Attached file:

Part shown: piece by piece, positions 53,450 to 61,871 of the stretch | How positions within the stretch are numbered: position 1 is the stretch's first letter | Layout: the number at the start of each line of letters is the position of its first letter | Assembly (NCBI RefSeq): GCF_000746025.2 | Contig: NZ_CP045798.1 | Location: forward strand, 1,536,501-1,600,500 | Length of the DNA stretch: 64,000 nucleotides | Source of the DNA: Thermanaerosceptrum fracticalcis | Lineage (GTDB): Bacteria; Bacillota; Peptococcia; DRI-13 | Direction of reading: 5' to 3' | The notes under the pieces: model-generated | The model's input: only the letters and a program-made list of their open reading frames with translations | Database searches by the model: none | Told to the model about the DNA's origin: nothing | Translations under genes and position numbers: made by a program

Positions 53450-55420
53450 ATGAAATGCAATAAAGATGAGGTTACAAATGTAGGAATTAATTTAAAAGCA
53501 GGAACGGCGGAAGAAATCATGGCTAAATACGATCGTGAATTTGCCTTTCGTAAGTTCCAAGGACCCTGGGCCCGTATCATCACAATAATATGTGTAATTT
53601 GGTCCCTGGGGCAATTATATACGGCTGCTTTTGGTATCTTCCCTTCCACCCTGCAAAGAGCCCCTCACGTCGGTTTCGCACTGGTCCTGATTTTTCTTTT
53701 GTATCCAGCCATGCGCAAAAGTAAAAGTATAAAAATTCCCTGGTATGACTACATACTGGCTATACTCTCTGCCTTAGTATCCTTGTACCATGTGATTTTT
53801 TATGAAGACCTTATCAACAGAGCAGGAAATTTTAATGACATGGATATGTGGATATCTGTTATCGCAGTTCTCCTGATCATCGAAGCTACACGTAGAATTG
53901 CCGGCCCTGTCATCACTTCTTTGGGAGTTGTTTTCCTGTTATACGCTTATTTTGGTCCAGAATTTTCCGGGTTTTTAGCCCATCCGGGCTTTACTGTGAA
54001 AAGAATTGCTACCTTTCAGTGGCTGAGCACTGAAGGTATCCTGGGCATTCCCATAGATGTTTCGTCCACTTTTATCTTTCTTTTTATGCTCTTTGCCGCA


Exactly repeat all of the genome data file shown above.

Part shown: piece by piece, positions 53,450 to 61,871 of the stretch | How positions within the stretch are numbered: position 1 is the stretch's first letter | Layout: the number at the start of each line of letters is the position of its first letter | Assembly (NCBI RefSeq): GCF_000746025.2 | Contig: NZ_CP045798.1 | Location: forward strand, 1,536,501-1,600,500 | Length of the DNA stretch: 64,000 nucleotides | Source of the DNA: Thermanaerosceptrum fracticalcis | Lineage (GTDB): Bacteria; Bacillota; Peptococcia; DRI-13 | Direction of reading: 5' to 3' | The notes under the pieces: model-generated | The model's input: only the letters and a program-made list of their open reading frames with translations | Database searches by the model: none | Told to the model about the DNA's origin: nothing | Translations under genes and position numbers: made by a program

Positions 53450-55420
53450 ATGAAATGCAATAAAGATGAGGTTACAAATGTAGGAATTAATTTAAAAGCA
53501 GGAACGGCGGAAGAAATCATGGCTAAATACGATCGTGAATTTGCCTTTCGTAAGTTCCAAGGACCCTGGGCCCGTATCATCACAATAATATGTGTAATTT
53601 GGTCCCTGGGGCAATTATATACGGCTGCTTTTGGTATCTTCCCTTCCACCCTGCAAAGAGCCCCTCACGTCGGTTTCGCACTGGTCCTGATTTTTCTTTT
53701 GTATCCAGCCATGCGCAAAAGTAAAAGTATAAAAATTCCCTGGTATGACTACATACTGGCTATACTCTCTGCCTTAGTATCCTTGTACCATGTGATTTTT
53801 TATGAAGACCTTATCAACAGAGCAGGAAATTTTAATGACATGGATATGTGGATATCTGTTATCGCAGTTCTCCTGATCATCGAAGCTACACGTAGAATTG
53901 CCGGCCCTGTCATCACTTCTTTGGGAGTTGTTTTCCTGTTATACGCTTATTTTGGTCCAGAATTTTCCGGGTTTTTAGCCCATCCGGGCTTTACTGTGAA
54001 AAGAATTGCTACCTTTCAGTGGCTGAGCACTGAAGGTATCCTGGGCATTCCCATAGATGTTTCGTCCACTTTTATCTTTCTTTTTATGCTCTTTGCCGCA